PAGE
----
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Hugh Young: Is China’s tech boom worth investing in?

Sentiment towards technology firms has not been this strong since the ere but the risks are significant

China’s statistics are often larger than life but the numbers relating to mobile phone ownership and money spent online are truly staggering.

As of the end of last year, more than half the population – some 731 million people – were online. That is almost all the people in Europe. Some 95 per cent access the internet via mobile devices.

Last year’s Single’s Day (China’s answer to Black Friday or Cyber Monday) saw consumers spend the equivalent of some US$20bn within a 24-hour period. That is more than the GDP of Iceland.

It seems China is also leading the world in the adoption of financial technology. This goes some way to explaining why Chinese companies benefiting from this explosive growth have been the focus of so much investor interest.

For example, the Hong Kong-listed shares of Tencent Holdings have more than doubled since the start of last year, and have risen around 70 per cent year-to-date. Tencent transformed WeChat from a simple instant messaging service into a digital wallet and mobile shopping platform, where registered users can pay for everything from taxis to insurance policies.

Radical changes in the way Chinese consumers behave mean services now account for more than half of China’s economic output. Although state-backed heavy industries are systemically important and provide employment for many millions of people, the fastest growth is found in the private sector, where regulations are less stifling and domestic consumption generates opportunities.

Foreign investors have been enthusiastic supporters of companies such as Tencent and Alibaba, whose shares trade in Hong Kong and New York, respectively. The investment rationale is compelling and sentiment towards technology firms has not been this good since the era of the late nineties.

In fact, the information technology sector – led by Tencent and Alibaba – was the biggest driver of gains made by the MSCI’s Emerging Markets index in the first half of this year. The industry accounted for more than half of the 18.6 per cent advance over the period, and is now a heavier weighting in the benchmark than financial stocks.

Significant risks

That said, investors are exposed to significant risks. These companies do not come cheap, even compared to many of the household names whose stocks have helped drive US markets to record levels.

Tencent’s Hong Kong-listed shares are trading at nearly 50 times earnings. Meanwhile, Alibaba’s in New York trade around 60 times. To put these numbers in context, shares of Facebook, Google and Apple trade at some 39, 30 and 18 times respectively. Tencent and Alibaba do, however, look like bargains next to Amazon and Netflix on multiples of more than 247 and 213 times.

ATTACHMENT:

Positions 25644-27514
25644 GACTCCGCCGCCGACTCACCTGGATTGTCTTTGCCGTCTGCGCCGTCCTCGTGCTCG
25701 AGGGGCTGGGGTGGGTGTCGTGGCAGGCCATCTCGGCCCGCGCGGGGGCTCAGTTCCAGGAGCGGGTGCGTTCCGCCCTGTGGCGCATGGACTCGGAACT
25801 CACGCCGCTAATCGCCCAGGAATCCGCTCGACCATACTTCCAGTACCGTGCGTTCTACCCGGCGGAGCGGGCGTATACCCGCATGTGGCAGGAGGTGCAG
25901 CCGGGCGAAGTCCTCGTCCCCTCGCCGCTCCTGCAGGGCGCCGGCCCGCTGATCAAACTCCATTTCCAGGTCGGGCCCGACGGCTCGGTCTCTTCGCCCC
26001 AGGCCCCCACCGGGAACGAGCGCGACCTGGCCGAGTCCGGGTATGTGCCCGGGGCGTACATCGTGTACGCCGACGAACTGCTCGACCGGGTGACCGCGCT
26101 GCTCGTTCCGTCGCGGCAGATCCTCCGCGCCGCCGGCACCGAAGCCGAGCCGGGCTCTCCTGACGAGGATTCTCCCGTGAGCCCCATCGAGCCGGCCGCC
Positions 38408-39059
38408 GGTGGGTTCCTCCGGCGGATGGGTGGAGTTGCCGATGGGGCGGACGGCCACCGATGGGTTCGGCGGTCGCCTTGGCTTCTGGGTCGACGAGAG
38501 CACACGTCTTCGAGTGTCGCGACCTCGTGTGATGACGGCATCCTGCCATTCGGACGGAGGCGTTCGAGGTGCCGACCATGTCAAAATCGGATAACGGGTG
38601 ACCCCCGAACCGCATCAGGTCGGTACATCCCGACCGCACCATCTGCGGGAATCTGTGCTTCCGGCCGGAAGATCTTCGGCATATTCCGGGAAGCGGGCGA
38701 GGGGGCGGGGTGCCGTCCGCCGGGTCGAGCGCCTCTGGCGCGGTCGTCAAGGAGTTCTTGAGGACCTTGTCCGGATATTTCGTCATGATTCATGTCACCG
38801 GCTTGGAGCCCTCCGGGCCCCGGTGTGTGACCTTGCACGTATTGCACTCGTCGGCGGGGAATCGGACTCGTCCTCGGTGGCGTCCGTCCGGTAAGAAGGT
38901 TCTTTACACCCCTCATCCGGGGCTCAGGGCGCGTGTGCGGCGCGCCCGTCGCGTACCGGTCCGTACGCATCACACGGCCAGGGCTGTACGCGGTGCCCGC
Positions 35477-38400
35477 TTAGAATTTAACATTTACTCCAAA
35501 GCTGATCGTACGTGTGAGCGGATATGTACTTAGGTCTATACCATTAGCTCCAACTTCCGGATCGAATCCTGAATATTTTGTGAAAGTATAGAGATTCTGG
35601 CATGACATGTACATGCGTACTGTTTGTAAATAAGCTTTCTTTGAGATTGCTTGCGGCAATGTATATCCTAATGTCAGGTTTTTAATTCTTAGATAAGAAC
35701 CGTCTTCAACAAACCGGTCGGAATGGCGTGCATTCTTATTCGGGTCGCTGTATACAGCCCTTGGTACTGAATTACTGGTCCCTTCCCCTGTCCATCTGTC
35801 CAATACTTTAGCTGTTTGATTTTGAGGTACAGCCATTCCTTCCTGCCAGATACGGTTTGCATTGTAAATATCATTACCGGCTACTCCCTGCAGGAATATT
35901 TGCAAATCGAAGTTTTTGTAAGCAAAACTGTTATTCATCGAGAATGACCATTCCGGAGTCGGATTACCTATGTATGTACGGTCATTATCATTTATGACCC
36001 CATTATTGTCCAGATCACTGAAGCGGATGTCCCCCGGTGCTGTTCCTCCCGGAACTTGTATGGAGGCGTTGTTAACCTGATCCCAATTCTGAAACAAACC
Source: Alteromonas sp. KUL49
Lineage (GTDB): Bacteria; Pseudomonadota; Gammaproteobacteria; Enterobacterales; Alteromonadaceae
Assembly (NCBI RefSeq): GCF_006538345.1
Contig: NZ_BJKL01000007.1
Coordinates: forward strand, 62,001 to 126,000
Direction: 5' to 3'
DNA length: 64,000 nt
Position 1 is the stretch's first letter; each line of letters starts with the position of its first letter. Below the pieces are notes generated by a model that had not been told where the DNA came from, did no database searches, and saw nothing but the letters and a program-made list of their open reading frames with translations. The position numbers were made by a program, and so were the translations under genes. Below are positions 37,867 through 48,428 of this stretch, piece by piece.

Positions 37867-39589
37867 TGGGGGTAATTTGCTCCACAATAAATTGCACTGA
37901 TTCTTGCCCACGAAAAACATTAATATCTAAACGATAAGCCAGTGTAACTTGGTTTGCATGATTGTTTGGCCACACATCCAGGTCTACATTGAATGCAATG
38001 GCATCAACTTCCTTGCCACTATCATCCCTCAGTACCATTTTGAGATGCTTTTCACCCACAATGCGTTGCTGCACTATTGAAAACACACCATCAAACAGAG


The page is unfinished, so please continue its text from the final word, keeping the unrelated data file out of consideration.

But even as China’s “new” tech firms take centre stage in the emerging markets, it is a couple of well-established companies in South Korea – Samsung Electronics and SK Hynix – that are delivering the lion’s share of earnings within the IT sector. Their latest results are primarily responsible for an upward revision of earnings forecasts for IT firms in the MSCI Emerging Markets index.

China’s technology companies have become a vital part of the economy and this has forced us to reassess the way we view them.

One of our long-standing objections has been the use of so-called variable interest entities – unconventional corporate structures designed to circumvent rules prohibiting foreigners from owning stocks in the country’s internet companies.

The position of Chinese law towards these offshore structures is still unclear; furthermore, foreign investors only own a stake in the VIE which gives them a claim, through a series of legal contracts, to the cashflows of the operations in China. By investing in these companies, foreign investors are placing their faith in the Chinese legal system to recognise their rights in the event of a dispute.

That said, the biggest of these companies is now so important we think the authorities are unlikely to risk destabilising them by ruling on VIEs in a way that is detrimental to foreign investors. These companies have, in fact, become too big to fail.

While we are still not entirely comfortable with the use of these offshore vehicles, we can appreciate why they are sometimes necessary. We are also more receptive to mitigating factors, such as a track record of treating minority shareholders fairly.

In China, they say you can buy anything on the web. This is partly a testament to how fast the country has changed in such a short time. However, we have found that buying the companies that have enabled this revolution has been less straightforward. We hope, in time, this will also change.

Hugh Young is managing director of Aberdeen Asset Management Asia



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